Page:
The variable emission of high-energy gamma rays from a variable microquasar within our galaxy has been detected by the MAGIC (Major Atmospheric Gamma-ray Imaging Cherenkov) telescope located in the Canary Islands. ...

HESS-II: a new camera for exploring the violent Universe

Jun 17, 2010

HESS, one of the world's best-performing ground-based gamma ray detectors, will soon boast a fifth telescope that will double its potential for making new discoveries. The telescope will be equipped with a ...

The MAGIC-II Telescope is ready to team up

Apr 15, 2009

(PhysOrg.com) -- Together with the MAGIC-I telescope, MAGIC-2 allows stereoscopic observations using these two largest gamma-ray telescopes. Astronomers can explore sources of very-high energy gamma rays. ...

Galactic Center Found To Glow Unevenly

Feb 21, 2006

An international team of more than 100 astrophysicists said they have detected very-high-energy gamma rays emanating from the huge gas clouds known to pervade the center of the Milky Way galaxy.

Antarctic "Telescopes" Look for Cosmic Rays

Feb 08, 2005

Working in the harsh conditions of Antarctica, Maryland researchers are creating new ways of detecting cosmic rays, high energy particles that bombard the Earth from beyond our solar system.

Recommended for you

NASA's space station Robonaut finally getting legs

16 hours ago

Robonaut, the first out-of-this-world humanoid, is finally getting its space legs. For three years, Robonaut has had to manage from the waist up. This new pair of legs means the experimental robot—now stuck ...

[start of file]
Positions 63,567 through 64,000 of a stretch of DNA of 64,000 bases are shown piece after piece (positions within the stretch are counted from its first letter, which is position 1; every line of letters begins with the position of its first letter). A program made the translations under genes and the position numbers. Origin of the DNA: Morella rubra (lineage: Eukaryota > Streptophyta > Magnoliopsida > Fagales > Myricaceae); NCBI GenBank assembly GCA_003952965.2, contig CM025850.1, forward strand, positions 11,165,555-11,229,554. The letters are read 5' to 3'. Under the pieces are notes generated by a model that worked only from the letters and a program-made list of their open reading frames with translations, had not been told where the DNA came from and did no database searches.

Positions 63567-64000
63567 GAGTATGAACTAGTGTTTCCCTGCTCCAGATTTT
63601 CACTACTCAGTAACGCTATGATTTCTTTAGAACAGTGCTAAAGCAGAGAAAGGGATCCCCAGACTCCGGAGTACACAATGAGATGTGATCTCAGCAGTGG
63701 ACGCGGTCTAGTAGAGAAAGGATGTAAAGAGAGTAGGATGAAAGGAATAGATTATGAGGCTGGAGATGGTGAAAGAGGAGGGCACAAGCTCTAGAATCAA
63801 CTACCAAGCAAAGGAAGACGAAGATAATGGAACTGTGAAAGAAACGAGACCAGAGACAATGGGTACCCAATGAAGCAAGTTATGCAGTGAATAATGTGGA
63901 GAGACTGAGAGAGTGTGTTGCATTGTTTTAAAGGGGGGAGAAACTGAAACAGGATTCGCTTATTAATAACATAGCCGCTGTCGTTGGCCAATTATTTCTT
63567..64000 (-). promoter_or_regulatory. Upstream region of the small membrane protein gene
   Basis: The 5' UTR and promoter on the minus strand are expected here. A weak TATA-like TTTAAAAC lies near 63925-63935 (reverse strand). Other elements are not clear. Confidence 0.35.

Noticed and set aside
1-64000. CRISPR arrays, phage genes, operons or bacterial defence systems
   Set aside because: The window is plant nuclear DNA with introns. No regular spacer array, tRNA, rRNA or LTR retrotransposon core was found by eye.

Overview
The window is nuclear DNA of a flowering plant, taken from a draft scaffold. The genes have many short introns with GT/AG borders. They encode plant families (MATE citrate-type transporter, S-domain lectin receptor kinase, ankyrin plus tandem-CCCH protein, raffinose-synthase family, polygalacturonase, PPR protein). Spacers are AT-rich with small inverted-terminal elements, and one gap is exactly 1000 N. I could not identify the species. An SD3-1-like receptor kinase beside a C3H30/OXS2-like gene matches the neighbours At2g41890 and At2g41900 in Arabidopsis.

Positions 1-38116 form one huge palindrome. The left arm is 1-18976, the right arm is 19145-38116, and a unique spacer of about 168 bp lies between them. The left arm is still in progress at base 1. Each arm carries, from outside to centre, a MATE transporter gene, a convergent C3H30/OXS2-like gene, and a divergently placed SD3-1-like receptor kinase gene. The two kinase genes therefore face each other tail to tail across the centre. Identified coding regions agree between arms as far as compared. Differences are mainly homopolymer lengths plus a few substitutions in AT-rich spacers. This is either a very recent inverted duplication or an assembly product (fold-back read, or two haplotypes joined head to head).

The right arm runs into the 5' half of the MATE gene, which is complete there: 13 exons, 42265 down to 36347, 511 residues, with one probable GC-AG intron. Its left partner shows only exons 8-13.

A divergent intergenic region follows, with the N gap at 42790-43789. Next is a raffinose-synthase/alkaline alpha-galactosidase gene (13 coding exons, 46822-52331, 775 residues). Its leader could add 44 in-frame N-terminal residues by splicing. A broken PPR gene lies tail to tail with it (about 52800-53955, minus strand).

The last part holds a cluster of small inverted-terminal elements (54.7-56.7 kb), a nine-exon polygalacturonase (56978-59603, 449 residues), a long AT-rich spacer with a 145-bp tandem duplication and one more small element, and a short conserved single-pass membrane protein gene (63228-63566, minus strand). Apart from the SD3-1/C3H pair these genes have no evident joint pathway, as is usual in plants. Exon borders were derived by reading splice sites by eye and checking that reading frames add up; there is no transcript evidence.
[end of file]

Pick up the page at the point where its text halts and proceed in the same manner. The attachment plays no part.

Sun emits a mid-level solar flare

Apr 18, 2014

The sun emitted a mid-level solar flare, peaking at 9:03 a.m. EDT on April 18, 2014, and NASA's Solar Dynamics Observatory captured images of the event. Solar flares are powerful bursts of radiation. Harmful ...

Impact glass stores biodata for millions of years

Apr 18, 2014

(Phys.org) —Bits of plant life encapsulated in molten glass by asteroid and comet impacts millions of years ago give geologists information about climate and life forms on the ancient Earth. Scientists ...

The importance of plumes

Apr 18, 2014

The Hubble Space Telescope is famous for finding black holes. It can pick out thousands of galaxies in a patch of sky the size of a thumbprint. The most powerful space telescope ever built, the Hubble provided ...

User comments : 3

Adjust slider to filter visible comments by rank

Display comments: newest first

Vendicar_Decarian
3 / 5 (2) Nov 07, 2011
"This is the first time that this semiconductor-based camera technology is being used in astronomy." - Article

Semiconductor based sensors have been used in telescopes for the last 40 years, and have revolutionized astronomy in the process.

yyz
1 / 5 (1) Nov 07, 2011
"This is the first time that this semiconductor-based camera technology is being used in astronomy."

Agree with Vendi, HgCdTe IR semiconductor sensor arrays have been used on (among many others) the HST WFC3, VLT X-shooter, WISE and are planned to be used on the JWST: http://www.teledy...-20_.pdf
Nerdyguy
3.7 / 5 (3) Nov 07, 2011
The article refers to the first time that THIS (e.g., this specific) technology has been used:

First G-APD Cherenkov Telescope (FACT), designed by EPFL

More news stories

NASA's space station Robonaut finally getting legs

Robonaut, the first out-of-this-world humanoid, is finally getting its space legs. For three years, Robonaut has had to manage from the waist up. This new pair of legs means the experimental robot—now stuck ...

Cosmologists weigh cosmic filaments and voids

(Phys.org) —Cosmologists have established that much of the stuff of the universe is made of dark matter, a mysterious, invisible substance that can't be directly detected but which exerts a gravitational ...